Hi everyone!  Hope everyone has been successful at staying cool in this persistent summer heat as of late.  Nearly everyday, it's been 90 degrees!  And the hot nights don't help.  We at Echollective have been tending to take afternoon dips at a nearby waterhole during the hottest hours of the day.  Times have been sweaty and sticky, but we've been hanging in there.  Really early mornings and late evenings, even nighttime, have been our most comfortable work hours and we may all slip into siesta shifts.  It's just too hot in the middle of the day to get anything done!

The garlic pull rages on!  We appreciate everyone who has come out to help thus far.  Just today we have sold our first round of beautiful, pearly-white garlic cloves to the Co-op and the Motley Cow for their dinners.  Really good-looking stuff so far.  No problems with the dryness here!  And yes, this means you'll be seeing your first CSA garlic cloves.  Garlic will be in CSA this week!

Yup, the garlic party is still scheduled for this weekend!  Bring your tent, pants and gloves if need be, some food, maybe beer!  It'll be good times!  Garlic work will be scheduled for the evening, when it is less hot, and you may camp out here on the property.  The property is gorgeous and the firefly show is spectacular.  Everyone is invited, come out and join us for a farm day and night under the stars!

What else is new?  Rescued our bean bushes from a patch of nasty weeds, they are well on their way towards fruiting!  More eggplants have been transplanted into our greenhouses, and we have beds yet to prep for more pepper plants.  Our heirloom slicer tomatoes have just put out their first green fruits, we hope they set beautifully.  Last week we pulled up our first sizable Napa cabbage heads, a little surprise you all received last week at CSA.  Our kale plants have really flourished, producing enormous leaves!  This starts our kale bunching season, there will be plenty of bunches for quite a while now.  Our first broccoli crowns have formed and we have begun harvesting our largest ones!  Many of them look very nice, some of them a bit tinged with yellow due to the dryness.  A good crop so far.  Zucchinis, yellow squash, basil and sungold tomatoes are the crops really raking in the goods for us lately.  Cucumber sprouts are getting bigger!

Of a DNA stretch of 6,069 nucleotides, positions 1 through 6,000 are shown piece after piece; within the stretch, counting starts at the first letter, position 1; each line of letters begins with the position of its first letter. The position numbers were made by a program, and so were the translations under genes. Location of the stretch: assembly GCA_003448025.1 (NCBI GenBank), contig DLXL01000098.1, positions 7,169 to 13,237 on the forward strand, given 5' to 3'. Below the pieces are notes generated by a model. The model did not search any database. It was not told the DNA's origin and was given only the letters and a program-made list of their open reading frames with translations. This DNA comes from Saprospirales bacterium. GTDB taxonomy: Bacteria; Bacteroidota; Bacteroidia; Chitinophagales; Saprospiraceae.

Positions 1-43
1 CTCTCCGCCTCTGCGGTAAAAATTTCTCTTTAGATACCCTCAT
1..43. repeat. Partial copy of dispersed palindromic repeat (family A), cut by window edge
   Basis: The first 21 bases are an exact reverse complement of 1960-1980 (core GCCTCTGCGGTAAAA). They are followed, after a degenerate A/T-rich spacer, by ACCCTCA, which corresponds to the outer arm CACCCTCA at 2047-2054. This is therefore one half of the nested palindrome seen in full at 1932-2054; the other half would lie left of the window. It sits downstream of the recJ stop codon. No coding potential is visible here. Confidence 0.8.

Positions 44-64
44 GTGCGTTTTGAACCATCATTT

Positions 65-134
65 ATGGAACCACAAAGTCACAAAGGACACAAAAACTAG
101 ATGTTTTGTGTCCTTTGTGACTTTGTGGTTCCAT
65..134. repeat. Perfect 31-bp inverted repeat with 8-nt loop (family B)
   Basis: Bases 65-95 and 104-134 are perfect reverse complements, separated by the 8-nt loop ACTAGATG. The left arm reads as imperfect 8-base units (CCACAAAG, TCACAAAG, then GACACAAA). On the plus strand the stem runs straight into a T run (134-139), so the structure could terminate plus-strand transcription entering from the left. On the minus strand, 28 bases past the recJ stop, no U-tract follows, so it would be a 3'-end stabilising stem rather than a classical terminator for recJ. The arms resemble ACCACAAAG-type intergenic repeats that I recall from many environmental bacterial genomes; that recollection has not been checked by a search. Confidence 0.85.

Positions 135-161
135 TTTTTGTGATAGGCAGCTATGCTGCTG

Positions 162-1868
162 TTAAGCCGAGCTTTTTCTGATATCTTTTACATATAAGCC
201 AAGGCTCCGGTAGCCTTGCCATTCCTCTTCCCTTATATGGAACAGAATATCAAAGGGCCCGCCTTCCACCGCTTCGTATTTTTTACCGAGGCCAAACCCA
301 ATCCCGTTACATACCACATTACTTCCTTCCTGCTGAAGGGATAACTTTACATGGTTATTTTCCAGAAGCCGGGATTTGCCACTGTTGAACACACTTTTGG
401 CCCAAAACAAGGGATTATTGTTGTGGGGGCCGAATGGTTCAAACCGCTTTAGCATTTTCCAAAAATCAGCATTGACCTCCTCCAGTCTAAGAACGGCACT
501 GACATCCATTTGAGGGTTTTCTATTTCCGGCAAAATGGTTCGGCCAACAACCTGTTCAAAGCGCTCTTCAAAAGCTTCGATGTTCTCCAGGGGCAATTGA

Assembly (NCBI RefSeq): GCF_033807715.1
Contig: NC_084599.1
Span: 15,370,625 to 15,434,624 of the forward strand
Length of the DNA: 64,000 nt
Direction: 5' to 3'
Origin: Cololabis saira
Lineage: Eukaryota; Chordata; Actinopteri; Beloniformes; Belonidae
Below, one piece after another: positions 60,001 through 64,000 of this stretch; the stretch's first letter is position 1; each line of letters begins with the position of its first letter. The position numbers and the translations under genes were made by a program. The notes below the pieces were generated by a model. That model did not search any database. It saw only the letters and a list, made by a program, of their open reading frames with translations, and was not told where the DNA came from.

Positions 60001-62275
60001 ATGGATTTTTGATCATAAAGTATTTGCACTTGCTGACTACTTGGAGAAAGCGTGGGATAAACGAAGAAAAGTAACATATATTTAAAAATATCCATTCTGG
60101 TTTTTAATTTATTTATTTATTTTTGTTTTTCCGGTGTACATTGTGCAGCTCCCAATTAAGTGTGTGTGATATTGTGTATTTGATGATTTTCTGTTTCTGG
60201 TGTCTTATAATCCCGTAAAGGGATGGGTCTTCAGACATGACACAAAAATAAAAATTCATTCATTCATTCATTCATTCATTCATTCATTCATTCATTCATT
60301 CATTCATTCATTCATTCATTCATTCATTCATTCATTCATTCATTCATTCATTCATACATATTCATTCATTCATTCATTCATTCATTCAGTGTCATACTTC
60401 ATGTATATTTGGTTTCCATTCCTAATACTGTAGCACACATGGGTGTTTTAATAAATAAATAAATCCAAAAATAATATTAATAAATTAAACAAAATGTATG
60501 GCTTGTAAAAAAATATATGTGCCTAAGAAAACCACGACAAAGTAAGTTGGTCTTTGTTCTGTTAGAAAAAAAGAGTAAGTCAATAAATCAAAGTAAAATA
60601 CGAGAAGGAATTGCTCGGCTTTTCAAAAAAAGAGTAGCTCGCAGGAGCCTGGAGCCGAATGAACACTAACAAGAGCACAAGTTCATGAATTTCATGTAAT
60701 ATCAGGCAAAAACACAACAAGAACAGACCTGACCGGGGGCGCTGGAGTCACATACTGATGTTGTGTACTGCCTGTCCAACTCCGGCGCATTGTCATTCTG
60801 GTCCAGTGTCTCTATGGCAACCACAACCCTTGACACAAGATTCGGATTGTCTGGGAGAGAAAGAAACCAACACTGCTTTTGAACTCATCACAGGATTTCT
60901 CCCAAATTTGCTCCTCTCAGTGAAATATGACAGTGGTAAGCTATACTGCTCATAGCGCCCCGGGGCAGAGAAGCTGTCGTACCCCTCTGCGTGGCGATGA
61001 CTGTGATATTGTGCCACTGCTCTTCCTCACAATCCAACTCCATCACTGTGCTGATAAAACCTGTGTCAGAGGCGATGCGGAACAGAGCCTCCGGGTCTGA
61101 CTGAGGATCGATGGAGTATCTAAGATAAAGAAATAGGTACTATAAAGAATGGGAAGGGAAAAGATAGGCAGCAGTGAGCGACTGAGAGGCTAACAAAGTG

This is our last call to those who might want a farm kitten!  All three available ones are being picked up July 10th by a very interested prospective owner.  After that, you've got a couple months to wait for our other litter to grow up!  However, it is on a first-come-first-serve basis, if you would like one come and get one before July 10th or they'll all be gone.  Please email us if interested.  These kitties really need homes, the sooner the better!

A big thank you to those who follow us in our Newsletter.  If you are just a passerby or casual reader, please feel free to sign up for this CSA Newsletter, especially if you are involved in our CSA!  We find that it has been very helpful to those who participate.

Hope to see you at market!

This week's CSA:
  • Kale bunch
  • Sungold cherry tomatoes
  • Napa cabbage
  • Zucchini
  • Yellow Zephyr summer squash
  • Garlic
  • Garlic Scapes
  • Basil
  • Pea Tendrils

Garlic Scape Recipes

This week we are dedicating our recipes to the eccentric, exotic, yet delicious garlic scape, thanks to one of our CSA members, Elizabeth Hinds, who took it upon herself to experiment with this unusual vegetable.  Not just anyone can say they know what to do with garlic scapes, but as Elizabeth put it, after messing around with it you wonder "what CAN'T I do with garlic scapes?"  These recipes are of her invention.  Thanks Elizabeth!

Beef Stirfry (with garlic scapes)
  •      ½ cup garlic scapes, roughly chopped
  •     1 med onion, halved and cut into 5mm slices
  •     1 lb stew beef, marinated in red wine vinegar* for at least 30 mins